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If you were participating in an experiment, would you object to being deceived? How concerned would you be about invasion of privacy? Under what circumstances, if any, would you regard it as ethical to use animals in medical experiments? Psychology

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Subject: If you were participating in an experiment, would you object to being deceived? How concerned would you be about invasion of privacy? Under what circumstances, if any, would you regard it as ethical to use animals in medical experiments? Psychology experiments? Teaching laboratories? Product testing? Entertainment? 'Ever since the Gulf War, an estimated 20.000 returning U.S. soldiers have been experiencing a series of mysterious illnesses, such as severe joint pain, chronic fatigue, rashes, hair loss, memory loss, lack of bowel control and even brain damage. Recently, disturbing reports of miscarriages, stillbirths, deaths, and birt defects among the babies conceived by the returning soldiers have also emerged. And now, evidence is mounting that the Desert Storm Syndrome may be contagious....It has been learned that the American soldiers were exposed to experimental vaccines, drugs, and pesticides'.(Supress) Ethics have become increasingly more important during recent years since they apply to the treatment of participants and since humans are more educated about their rights. All research exposes an individual to some degree of risk, even if this risk is minimal, that is, time spent away from activities during data collection or high risk - the possibility of adverse health effects while engaged in experimentally controlled physical exertion. ...read more.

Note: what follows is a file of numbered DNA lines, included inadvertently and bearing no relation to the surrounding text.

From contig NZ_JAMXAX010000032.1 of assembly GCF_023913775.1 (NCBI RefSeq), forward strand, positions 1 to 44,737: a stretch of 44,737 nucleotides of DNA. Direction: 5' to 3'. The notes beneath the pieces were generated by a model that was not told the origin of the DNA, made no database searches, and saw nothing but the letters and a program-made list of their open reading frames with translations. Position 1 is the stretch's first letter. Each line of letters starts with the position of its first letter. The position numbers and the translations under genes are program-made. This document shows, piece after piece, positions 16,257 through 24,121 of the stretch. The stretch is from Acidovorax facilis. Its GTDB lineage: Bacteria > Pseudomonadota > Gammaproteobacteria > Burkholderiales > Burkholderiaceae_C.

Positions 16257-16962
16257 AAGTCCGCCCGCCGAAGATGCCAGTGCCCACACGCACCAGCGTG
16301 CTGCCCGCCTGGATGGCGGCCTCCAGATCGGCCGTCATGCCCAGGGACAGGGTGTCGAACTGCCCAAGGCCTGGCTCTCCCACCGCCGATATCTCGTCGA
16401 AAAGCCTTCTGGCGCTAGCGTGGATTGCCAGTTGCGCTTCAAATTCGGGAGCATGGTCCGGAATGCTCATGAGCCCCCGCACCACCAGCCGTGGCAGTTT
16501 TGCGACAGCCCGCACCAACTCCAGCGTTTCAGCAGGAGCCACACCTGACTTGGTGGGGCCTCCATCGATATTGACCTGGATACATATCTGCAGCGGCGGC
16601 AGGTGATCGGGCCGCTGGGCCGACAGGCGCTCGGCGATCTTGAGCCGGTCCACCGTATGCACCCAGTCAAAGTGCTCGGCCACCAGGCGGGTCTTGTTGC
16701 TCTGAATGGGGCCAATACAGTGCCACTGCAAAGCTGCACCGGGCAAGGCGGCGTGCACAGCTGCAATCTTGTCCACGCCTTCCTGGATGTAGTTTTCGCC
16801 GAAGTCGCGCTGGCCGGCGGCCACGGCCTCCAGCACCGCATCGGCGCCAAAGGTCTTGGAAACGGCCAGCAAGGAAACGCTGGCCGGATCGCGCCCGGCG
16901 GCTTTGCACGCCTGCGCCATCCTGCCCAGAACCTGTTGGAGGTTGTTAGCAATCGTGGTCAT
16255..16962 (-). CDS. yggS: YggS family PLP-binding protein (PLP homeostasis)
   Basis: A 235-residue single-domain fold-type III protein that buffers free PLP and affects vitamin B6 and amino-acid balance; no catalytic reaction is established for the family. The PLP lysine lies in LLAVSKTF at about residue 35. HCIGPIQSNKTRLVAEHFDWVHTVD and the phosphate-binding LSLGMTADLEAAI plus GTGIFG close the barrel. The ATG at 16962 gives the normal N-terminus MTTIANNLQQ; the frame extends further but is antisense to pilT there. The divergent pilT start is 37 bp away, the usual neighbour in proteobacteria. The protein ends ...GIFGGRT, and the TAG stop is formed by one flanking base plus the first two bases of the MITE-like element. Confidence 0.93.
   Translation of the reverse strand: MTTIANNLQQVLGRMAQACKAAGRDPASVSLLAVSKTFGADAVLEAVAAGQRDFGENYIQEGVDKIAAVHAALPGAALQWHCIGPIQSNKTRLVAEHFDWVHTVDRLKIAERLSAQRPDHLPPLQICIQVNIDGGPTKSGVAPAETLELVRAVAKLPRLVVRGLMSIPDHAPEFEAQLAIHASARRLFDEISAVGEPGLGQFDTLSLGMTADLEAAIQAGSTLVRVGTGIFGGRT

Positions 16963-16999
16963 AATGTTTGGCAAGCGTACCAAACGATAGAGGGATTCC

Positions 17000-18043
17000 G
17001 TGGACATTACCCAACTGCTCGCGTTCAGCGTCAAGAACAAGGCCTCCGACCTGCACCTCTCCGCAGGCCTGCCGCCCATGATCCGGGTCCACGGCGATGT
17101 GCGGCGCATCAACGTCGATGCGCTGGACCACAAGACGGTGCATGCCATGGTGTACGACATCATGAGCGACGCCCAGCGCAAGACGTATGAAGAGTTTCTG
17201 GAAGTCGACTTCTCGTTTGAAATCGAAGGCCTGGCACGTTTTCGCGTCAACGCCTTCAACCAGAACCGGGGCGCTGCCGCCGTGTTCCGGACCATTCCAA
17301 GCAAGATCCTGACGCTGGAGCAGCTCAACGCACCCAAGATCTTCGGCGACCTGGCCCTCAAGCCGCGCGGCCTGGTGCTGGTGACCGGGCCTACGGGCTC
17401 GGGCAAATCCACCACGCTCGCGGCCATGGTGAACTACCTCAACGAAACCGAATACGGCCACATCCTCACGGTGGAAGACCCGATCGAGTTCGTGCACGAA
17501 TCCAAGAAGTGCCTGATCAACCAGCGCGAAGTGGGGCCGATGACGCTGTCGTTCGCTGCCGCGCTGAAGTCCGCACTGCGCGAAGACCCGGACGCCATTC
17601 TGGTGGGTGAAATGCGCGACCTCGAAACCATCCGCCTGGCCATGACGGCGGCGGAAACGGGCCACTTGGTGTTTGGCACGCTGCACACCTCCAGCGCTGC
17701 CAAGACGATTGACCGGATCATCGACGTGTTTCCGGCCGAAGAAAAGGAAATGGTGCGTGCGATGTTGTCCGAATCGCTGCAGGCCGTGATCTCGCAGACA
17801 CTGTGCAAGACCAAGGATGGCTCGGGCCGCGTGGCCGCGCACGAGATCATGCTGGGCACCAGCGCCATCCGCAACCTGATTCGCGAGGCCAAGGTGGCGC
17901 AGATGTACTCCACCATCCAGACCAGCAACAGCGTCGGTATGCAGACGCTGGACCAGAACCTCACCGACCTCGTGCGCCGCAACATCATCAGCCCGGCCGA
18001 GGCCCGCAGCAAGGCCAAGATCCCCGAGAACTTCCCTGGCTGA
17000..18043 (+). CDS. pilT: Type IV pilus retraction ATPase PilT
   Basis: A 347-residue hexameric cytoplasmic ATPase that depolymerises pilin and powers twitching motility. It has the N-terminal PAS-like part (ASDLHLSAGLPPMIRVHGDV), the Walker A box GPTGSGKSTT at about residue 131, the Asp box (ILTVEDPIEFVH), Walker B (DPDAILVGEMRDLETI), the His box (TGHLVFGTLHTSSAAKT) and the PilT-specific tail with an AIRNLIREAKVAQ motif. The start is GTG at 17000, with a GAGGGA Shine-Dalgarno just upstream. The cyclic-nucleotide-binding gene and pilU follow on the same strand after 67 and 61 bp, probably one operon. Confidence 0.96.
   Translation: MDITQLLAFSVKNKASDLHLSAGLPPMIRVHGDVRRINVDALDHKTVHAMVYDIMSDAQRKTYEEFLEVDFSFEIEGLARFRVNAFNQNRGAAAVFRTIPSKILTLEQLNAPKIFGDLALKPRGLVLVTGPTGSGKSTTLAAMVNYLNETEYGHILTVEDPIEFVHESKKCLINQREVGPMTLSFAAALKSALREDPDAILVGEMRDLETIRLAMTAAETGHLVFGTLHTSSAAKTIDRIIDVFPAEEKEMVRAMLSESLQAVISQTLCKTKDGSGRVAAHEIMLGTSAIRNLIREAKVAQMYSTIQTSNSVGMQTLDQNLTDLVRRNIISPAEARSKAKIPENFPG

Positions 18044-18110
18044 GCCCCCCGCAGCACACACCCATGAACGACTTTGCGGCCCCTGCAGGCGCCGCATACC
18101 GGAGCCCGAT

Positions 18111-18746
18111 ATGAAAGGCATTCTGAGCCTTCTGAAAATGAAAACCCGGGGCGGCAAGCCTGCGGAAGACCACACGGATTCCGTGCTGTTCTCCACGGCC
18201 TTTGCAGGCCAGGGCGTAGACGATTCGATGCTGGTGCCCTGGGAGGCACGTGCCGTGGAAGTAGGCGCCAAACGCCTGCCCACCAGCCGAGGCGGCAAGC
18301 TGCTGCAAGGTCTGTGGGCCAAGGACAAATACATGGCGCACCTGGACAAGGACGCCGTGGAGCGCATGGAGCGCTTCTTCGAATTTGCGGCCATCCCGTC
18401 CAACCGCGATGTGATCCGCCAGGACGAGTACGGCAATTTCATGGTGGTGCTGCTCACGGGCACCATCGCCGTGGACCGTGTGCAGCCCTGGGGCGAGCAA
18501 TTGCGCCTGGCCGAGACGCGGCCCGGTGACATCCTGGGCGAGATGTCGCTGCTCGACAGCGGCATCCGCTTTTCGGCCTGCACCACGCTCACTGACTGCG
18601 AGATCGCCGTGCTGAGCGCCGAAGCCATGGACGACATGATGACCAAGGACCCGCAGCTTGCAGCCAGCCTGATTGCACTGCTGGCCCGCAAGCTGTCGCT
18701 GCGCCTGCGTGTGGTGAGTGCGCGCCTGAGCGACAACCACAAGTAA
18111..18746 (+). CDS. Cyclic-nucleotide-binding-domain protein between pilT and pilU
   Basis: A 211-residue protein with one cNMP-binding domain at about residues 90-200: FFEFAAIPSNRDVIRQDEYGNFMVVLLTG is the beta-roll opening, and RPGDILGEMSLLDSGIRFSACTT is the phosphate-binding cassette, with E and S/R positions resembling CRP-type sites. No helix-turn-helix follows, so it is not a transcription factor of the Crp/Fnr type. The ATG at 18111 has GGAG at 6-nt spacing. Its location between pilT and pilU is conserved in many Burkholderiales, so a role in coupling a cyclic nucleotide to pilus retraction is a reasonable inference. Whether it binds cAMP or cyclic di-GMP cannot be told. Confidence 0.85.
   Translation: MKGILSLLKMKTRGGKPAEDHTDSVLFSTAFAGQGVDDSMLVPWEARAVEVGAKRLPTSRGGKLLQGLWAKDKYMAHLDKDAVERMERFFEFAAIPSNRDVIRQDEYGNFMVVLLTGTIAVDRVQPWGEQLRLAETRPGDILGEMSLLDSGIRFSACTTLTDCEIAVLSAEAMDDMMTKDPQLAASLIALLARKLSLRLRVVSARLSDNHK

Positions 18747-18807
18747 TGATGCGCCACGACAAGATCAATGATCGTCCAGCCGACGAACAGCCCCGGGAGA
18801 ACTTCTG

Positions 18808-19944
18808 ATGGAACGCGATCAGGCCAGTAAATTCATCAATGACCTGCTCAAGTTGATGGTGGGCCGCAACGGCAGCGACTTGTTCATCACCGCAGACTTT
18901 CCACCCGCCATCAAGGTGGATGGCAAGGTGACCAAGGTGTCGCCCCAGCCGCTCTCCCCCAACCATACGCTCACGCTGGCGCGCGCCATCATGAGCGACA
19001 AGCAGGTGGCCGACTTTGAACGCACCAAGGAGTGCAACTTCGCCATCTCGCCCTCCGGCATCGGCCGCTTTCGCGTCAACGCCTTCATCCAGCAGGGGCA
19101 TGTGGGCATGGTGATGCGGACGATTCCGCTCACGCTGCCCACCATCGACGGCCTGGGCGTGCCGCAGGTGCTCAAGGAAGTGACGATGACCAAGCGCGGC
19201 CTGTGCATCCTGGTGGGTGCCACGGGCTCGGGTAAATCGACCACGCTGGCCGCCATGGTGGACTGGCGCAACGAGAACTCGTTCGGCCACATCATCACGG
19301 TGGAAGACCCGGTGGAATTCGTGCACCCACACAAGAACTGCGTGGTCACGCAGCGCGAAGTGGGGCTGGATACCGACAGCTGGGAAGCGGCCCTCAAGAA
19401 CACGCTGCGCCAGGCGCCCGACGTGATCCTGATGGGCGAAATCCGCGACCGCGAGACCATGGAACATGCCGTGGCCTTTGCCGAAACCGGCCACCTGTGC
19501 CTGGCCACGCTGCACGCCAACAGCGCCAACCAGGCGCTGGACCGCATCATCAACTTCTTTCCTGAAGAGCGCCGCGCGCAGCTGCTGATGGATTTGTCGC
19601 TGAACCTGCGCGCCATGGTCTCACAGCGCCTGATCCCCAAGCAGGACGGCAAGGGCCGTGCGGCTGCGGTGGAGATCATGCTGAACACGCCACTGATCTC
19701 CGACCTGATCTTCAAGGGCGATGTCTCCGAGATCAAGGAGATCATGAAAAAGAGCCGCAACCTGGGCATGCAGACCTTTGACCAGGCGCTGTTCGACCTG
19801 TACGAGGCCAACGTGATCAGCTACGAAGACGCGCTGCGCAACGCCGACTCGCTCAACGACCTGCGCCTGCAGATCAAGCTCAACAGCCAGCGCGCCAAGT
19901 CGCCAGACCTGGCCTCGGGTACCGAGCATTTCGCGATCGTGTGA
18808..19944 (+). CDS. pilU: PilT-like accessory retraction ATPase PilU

Although APA( American Psychology Association) developed a Code of Ethics which applies for the use of animals in research, personally I strongly object to any use(APA Code of Ethics, 2002). In the "Ethics of Animal Investigation" a document published by the Canadian Council on Animal Care the regulations for animal use mention that animals must not be subjected to unnecessary pain or distress(Bailey). Weren't Pavlov's experiment and other similar behavioral experiments causing distress to the dog which had to learn to modify their behavior in order to receive food? Didn't the time that took the dog to learn this behavior cause distress since it could not receive food otherwise?(Myers,2000,p290-292) Similarly, in medical experiments simple or complex, usually rats are used. Isn't the intake of medication against obesity causing distress and health risk to the rats? Humans may consider animals a lower form of life, but this does not give us the right to act against another form of life. If we put ourselves in their position would we be happy to be the guinea pigs in a laboratory, been observed by a stranger or been administered various substances? Deprived the right of freedom even if we were born in captivity, the right of health and of privacy? ...read more.


We are animals too, and since we have feelings, obviously other animals have feelings too. Zoos are also a kind of entertainment, which I object. But zoos can change this theme of entertainment. They can actually help animals that are endangered to reproduce and increase the number of their species. For instance when I visited last summer the Chicago Aquarium, the scientists there were working on the reproduction of the Beluca whales (white dolphin like whales), which are an endangered species. They also had a dolphin "show" during which dolphins naturally swim and their swimming behavior is explained to the public (e.g. itching their back because the skin got dry = flying high and falling into the water with their back). Animal tests, in any form, and their use in entertainment are wrong. Animals feel the pain and they show it with their behavior by screaming, struggling, attacking. Animals are like humans and should be considered as individuals and not just members of a species. The most basic right of an individual is to be treated with respect. Therefore, as it is wrong to experiment on people without their consent, it is also wrong to experiment on animals. Unless codes of conduct and ethical guidelines continue to be abided by, all psychological (and indeed scientific) research could fall prey to becoming invalid and useless in today's society. ...read more.

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